It is the biggest passenger plane to ever fly carrying an incredible 800+ passengers on two decks. Airlines that ordered one of these monsters had to negotiate with airport authorities to upgrade their infrastructure in order to accommodate these beasts as unlike other aircraft the Airbus A380 loaded passengers from two separate levels. Last week Airbus announced the cancellation of the A380 after little more than a decade in the air. This story is about a company that got so focused on beating their competition that they forgot about their customers.
The story of the A380 starts back in the late 1990’s. Airbus was successfully competing in the single aisle aircraft market with its A320 line eating into Boeing’s market share. The success of the A320 put a swagger in Airbus’s step but as successful as the plane was, Airbus couldn’t help but peer enviously across the tarmac at Boeing’s Jumbo 747. The Boeing 747 was dominating the skies in the long-haul monster aircraft segment. With passenger loads rising in the late 1990’s it was Boeing who initially proposed developing the 800+ passenger aircraft as a joint venture with Airbus. Boeing had concluded that there wasn’t a big enough market for more than one developer and was keen to share the risk. Airbus, anxious to beat Boeing and show the world that they could be the premier aircraft manufacturer in the world, saw their chance and decided to strike out on their own ……..and strike out they did.
The A380, like all Airbus aircraft, was a Europe wide project and quickly became a logistical nightmare. Typical of Airbus, the plane parts were assembled across Europe but this time they were supersized. The wings were built in the UK and shipped across the English Channel; the giant fuselage assembled in Toulouse and everything was trucked to Hamburg for final assembly. The huge plane spent more time on barges and trucks negotiating ground transport logistical headaches than it did in the sky.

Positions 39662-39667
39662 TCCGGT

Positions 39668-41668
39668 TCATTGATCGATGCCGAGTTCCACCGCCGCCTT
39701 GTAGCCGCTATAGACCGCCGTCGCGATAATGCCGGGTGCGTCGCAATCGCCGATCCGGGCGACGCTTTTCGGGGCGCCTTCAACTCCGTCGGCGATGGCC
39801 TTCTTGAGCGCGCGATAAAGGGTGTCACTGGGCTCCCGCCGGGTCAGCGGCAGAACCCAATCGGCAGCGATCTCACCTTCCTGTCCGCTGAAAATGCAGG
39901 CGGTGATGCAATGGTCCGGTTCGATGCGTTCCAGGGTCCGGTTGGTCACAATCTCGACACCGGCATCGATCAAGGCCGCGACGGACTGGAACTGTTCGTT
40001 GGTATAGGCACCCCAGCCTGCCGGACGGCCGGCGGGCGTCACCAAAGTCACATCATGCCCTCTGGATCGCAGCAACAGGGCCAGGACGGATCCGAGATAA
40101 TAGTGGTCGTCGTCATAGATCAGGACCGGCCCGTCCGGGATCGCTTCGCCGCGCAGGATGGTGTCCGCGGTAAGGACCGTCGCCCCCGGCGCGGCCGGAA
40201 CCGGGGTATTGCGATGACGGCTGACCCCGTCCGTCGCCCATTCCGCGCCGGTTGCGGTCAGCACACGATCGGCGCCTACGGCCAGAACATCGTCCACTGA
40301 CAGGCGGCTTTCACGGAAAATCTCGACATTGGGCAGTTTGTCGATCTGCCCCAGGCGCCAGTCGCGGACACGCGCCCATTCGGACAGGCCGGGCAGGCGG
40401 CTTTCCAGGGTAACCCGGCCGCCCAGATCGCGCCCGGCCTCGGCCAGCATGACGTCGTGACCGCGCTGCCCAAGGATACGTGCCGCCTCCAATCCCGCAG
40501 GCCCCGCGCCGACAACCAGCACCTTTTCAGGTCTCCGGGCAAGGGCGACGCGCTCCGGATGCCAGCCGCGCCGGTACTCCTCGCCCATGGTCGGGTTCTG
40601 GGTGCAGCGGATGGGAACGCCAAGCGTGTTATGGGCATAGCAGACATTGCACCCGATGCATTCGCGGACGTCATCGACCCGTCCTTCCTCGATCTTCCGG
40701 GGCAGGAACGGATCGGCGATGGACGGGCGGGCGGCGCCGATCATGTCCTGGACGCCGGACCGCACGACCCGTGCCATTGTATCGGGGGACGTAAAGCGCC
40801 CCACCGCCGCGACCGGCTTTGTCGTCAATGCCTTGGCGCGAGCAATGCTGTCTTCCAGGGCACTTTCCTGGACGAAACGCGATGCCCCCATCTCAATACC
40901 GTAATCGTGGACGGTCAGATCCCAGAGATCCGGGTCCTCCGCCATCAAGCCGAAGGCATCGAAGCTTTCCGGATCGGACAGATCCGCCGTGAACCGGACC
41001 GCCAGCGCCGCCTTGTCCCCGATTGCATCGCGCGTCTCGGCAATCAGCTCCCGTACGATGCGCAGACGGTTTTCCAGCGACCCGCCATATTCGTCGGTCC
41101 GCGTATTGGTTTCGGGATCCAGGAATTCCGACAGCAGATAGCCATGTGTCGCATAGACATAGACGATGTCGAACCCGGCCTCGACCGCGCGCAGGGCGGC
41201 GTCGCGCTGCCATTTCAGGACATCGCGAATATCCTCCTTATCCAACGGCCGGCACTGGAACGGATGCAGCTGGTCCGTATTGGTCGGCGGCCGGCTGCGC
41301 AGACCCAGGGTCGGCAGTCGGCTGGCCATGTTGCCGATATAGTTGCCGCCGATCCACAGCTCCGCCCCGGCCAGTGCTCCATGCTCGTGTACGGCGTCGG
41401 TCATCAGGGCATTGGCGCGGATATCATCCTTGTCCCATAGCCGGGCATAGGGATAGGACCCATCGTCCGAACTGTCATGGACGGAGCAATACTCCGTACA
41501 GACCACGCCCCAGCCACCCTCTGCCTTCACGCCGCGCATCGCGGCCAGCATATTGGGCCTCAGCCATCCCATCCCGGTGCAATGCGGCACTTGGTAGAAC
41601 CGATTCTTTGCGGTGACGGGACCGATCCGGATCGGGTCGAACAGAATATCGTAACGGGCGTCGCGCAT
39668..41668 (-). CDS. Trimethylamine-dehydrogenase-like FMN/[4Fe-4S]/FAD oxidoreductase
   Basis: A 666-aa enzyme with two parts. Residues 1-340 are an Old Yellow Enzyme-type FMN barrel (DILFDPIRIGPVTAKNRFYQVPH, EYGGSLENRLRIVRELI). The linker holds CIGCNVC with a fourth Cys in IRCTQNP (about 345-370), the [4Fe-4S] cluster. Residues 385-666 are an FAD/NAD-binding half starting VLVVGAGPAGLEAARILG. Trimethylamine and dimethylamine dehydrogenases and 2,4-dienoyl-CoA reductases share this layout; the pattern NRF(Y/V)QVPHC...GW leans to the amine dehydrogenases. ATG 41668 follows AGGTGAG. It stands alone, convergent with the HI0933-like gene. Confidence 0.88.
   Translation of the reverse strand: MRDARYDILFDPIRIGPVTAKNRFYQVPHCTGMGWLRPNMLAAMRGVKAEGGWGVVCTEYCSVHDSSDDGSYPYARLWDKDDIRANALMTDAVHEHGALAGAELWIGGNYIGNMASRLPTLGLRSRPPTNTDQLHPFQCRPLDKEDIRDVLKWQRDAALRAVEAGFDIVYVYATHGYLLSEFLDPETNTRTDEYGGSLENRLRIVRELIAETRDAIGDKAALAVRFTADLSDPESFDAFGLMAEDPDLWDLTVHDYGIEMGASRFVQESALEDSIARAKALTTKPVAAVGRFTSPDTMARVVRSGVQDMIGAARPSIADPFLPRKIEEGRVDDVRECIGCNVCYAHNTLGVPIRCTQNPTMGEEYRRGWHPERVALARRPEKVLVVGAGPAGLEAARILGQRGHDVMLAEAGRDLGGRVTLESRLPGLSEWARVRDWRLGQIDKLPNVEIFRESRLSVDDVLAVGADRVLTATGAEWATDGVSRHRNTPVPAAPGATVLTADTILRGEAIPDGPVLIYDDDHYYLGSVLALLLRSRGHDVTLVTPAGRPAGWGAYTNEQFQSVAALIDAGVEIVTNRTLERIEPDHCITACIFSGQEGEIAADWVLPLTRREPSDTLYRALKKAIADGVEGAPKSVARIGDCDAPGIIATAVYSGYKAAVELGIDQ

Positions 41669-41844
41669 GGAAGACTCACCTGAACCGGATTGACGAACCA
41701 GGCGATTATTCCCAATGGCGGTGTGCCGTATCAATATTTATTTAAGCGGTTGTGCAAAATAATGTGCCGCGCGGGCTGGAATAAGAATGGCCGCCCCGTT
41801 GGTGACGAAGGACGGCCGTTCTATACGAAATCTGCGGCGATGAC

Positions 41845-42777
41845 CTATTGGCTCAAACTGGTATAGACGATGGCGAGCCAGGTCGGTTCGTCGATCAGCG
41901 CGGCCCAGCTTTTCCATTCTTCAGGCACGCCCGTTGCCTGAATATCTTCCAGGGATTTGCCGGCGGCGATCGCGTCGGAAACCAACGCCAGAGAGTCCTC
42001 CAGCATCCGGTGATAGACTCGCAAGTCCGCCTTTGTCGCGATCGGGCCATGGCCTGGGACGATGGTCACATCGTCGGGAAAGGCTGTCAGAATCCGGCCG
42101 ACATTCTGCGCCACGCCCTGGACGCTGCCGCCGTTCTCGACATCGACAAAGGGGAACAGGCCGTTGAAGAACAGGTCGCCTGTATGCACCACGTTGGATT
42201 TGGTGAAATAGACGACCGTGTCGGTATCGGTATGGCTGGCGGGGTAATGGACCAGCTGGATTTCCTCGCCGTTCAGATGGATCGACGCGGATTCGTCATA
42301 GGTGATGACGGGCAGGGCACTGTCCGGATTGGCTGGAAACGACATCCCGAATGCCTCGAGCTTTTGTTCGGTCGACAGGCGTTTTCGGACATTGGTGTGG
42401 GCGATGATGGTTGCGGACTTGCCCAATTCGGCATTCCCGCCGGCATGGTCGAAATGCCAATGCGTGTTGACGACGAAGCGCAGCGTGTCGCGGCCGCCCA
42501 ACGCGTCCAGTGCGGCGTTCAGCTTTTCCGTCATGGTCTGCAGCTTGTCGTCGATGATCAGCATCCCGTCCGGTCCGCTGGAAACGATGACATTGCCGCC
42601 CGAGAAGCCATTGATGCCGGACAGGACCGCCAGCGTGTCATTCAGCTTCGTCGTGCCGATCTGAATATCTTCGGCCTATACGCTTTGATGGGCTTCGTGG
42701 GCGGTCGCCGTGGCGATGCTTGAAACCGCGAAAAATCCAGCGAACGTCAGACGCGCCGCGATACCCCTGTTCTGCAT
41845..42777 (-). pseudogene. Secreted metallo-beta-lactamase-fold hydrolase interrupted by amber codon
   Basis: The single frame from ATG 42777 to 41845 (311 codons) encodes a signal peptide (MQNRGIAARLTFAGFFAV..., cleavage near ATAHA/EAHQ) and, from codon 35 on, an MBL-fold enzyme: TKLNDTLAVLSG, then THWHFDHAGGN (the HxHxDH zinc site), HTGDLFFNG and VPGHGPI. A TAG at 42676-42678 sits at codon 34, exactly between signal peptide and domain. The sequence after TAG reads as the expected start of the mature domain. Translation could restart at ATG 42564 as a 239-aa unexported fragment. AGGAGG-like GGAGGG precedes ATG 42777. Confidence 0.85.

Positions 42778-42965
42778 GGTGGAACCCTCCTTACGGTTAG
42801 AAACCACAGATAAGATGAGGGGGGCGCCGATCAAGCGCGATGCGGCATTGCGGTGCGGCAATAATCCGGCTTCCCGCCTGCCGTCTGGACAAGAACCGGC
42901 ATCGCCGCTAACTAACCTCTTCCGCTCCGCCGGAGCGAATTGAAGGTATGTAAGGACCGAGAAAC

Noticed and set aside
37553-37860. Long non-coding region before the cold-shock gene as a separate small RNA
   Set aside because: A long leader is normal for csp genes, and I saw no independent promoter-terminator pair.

Before the A380 even got off the ground, this long-haul aircraft had a predictably short flight path. The hub and spoke system of transporting mass amounts of passengers to a hub and doing their last leg on a smaller plane was being supplanted by a point to point model using smaller, fuel efficient planes. Ironically, the smaller Airbus A320 was already participating in this trend in the short haul market but completely missed the point to point concept in a long-haul strategy. Boeing, however, slotted into it nicely with their fuel efficient 787. Airbus got so focused on beating Boeing they forget to check in with the changing needs of the market. To top it off, the A380’s design was not suited for a cargo carrying role, so once the market changed they had no other options. In the end the flagship aircraft of Airbus enjoyed more photo ops with politicians than flying paying passengers.
What can we learn from Airbus’s A380
- Stay focused on the Market. Winning means winning the market. It doesn’t always equate with beating the competition. There is a big difference – don’t confuse the two!
- Be objective: There is no place for egos in strategic decisions. The goal of wanting to be the biggest plane manufacturer led to many mistakes at Airbus including the A380.
Airbus is a Euro company and a consortium of three aircraft industries based in the UK, France and Germany. How much the political climate of each country played into the decision to move forward with the A380 is up for speculation; however, as cool as the plane is the market for the giant A380 was always a big question mark.